In this hybrid of jazz improvisation and Balkan rhythms, communication forges a collective sound that is consistent and personal.
– Mark Werlin
Longtime friends and musical collaborators Peter Epstein and Brad Shepik both became well established on the New York scene: Shepik as an intense and committed guitarist, Epstein as an equally versatile saxman, a superb composer and performer.
It was Epstein who proposed Lingua Franca, a duo collaboration with both of them contributing pieces. Shepik suggested a young drummer he knew, Matt Kilmer, to complete the trio. The result, recorded in great sounding Analogue, is alternately groove-based and more meditative, timeless, often with a folky feel.
The album is exclusively available in DSD Stereo & 5 Channel Surround Sound DSD 256 and DSD 128 plus Stereo DSD 512 from NativeDSD.
Peter Epstein and Brad Shepik had been friends and musical collaborators for a decade when Lingua Franca was recorded in 2003. Both had become well established on the NY scene — Brad as one of the most intense and committed guitarists, at home playing in, out and on the edge, a lynchpin in several world music influenced jazz ensembles (Dave Douglas’s Tiny Bell Trio, Matt Darriau’s Paradox Trio, Pachora); Peter was an equally versatile saxman, a superb composer-performer with interests ranging from improv to Bach to Balkan, Indian and west African music. Peter was an essential part of Brad’s middle-eastern inspired quintet that recorded The Loan (1997) and The Well (2000) for Songlines. When Peter proposed a new duo collaboration with both of them contributing pieces, Brad suggested bringing in Matt Kilmer, a young NY-based percussionist he’d performed with in Paradox Trio and Simon Shaheen’s group.
The result is even more diverse than their previous work together, as it alternates between different grooves and a more meditative, timeless, often folky feel. The individual elements that make up the music are sometimes clear (e.g. the reggae tune “Sunrise,” the bluesy “Miro” the Celtic “Emerald”), but more often they are effortlessly and elegantly combined (e.g. Monsaraz’s eastern modality plus its 12-bar blues-influenced form and chord progression).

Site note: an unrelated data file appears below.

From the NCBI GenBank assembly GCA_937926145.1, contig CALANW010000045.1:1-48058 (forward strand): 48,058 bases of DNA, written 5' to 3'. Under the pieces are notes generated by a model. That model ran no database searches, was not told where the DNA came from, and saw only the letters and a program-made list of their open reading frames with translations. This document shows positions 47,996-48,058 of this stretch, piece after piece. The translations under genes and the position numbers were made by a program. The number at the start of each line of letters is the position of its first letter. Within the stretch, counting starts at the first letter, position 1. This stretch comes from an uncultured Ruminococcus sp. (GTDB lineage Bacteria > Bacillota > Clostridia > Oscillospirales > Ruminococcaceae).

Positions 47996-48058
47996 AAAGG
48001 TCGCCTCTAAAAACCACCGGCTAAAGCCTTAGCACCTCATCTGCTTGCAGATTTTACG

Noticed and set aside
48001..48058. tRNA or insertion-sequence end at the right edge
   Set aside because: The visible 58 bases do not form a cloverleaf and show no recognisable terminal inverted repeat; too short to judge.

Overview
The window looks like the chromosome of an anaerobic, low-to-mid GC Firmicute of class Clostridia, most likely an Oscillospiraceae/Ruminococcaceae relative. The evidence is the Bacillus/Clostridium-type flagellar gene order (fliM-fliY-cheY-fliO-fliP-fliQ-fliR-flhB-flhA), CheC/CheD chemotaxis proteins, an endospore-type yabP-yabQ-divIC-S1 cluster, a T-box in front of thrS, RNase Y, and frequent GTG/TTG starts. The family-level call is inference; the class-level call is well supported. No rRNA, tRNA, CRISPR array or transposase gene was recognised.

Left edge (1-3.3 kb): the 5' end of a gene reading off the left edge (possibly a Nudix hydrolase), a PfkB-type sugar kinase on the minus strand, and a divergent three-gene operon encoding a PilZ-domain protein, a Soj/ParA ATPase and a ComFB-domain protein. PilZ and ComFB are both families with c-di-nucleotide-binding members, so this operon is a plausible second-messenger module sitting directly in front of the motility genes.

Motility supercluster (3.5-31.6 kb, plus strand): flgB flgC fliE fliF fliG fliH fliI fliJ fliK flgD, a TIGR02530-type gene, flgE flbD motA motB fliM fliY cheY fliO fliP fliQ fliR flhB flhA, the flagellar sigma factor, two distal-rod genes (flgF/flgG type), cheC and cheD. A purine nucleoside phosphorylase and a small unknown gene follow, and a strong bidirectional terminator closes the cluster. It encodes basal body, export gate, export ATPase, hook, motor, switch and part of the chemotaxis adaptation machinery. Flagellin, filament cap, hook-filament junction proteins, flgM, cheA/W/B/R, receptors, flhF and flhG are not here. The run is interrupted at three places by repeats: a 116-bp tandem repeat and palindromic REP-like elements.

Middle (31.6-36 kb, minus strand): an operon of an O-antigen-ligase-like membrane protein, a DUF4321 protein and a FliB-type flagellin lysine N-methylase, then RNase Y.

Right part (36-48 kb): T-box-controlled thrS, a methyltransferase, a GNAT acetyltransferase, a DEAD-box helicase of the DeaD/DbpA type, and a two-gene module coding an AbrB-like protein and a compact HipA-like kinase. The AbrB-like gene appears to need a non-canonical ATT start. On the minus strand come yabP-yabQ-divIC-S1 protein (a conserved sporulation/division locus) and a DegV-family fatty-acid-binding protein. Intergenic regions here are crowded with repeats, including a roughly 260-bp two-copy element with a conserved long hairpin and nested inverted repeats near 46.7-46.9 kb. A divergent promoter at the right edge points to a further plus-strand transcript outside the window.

Brad comments: “In terms of musical style I’m not able to dissect the influences in a definitive way, but I was looking for material that we could have some fun with as a group. We also wanted to do some free improvisations.”
Peter adds: “I wanted to do a project where we could also include sounds more associated with America: jazz, blues. So there’s a bit of leaping around from reference to reference, but that’s almost on purpose; what’s of real interest here for me is the way in which we can play these very disparate sounds in the creation of an album where the commitment and communication within the group tempers those differences, by establishing a group sound / concept that remains consistent and personal throughout. For me the title Lingua Franca refers less to the overlapping of various musical cultures and more to overlapping personal musical concepts, with each musician representing a distinct musical culture unto themselves.”
So what makes it a Jazz record?
Brad: “For me the jazz element is in the improvising and in the way the trio shapes the music collectively from moment to moment.”
Peter: “In a way, I suppose I am my own melting pot. All of these different sounds and concepts have gone in but what comes out is something unlike any of the original sounds. Being a ’jazz musician’ now means that we can call a Balkan tune, free improvisation or an original the way we used to call a waltz, ballad, or bebop tune (even alongside the waltz, ballad, or bebop tune).”
Peter Epstein, Saxophone
Brad Shepik, Guitar
Matt Kilmer, Percussion
TracklistPlease note that the below previews are loaded as 44.1 kHz / 16 bit.
Total time: 00:55:41
Graemme Brown (Zen Mastering, Vancouver, BC)
|Original Recording Format|
Brooklyn Recording Company, Brooklyn, NY
|Recording & Mixing Engineer|
|Release Date||November 17, 2023|
All About Jazz
Like many excellent recordings, the first time you hear Lingua Franca you’re impressed. Every time after that just gets better.
There’s a simple elegance to this encounter between alto/soprano saxophonist Peter Epstein, guitarist Brad Shepik and percussionist Matt Kilmer.
A non-Western ambience prevails thanks to Kilmer’s dumbek and frame drums and Shepik’s scalar exoticism. Five of the pieces are Shepik’s, four are Epstein’s….
With no bassist, Shepik is free to roam sonically, and his trustiest vehicle is an octaver that broadens his tone and adds low end to the mix. His occasional looping, phasing and backward effects never obscure his clean and pure electric-guitar sound.
There are brilliant acoustic-guitar glimmers as well, on ‘Meditation,’ ‘Temoin’ and others. The trio balances freedom and rigorous structure on these tunes, which vary widely: from the complex line writing of ‘Two Door’ and ‘Monsaraz,’ to the meditative, folkish lyricism of ‘Emerald’ and ‘Kumanovo,’ to the majestic sweep of ‘Here and There.’
Epstein is heated yet focused on both his horns, and Kilmer always achieves the right blend of misty texture and propulsive tempo. Shepik is the anchor, however, and when he takes his turn on the bright 7/8 funk of ‘Miro,’ he’s truly improvising without a net.
Only logged in customers who have purchased this product may leave a review.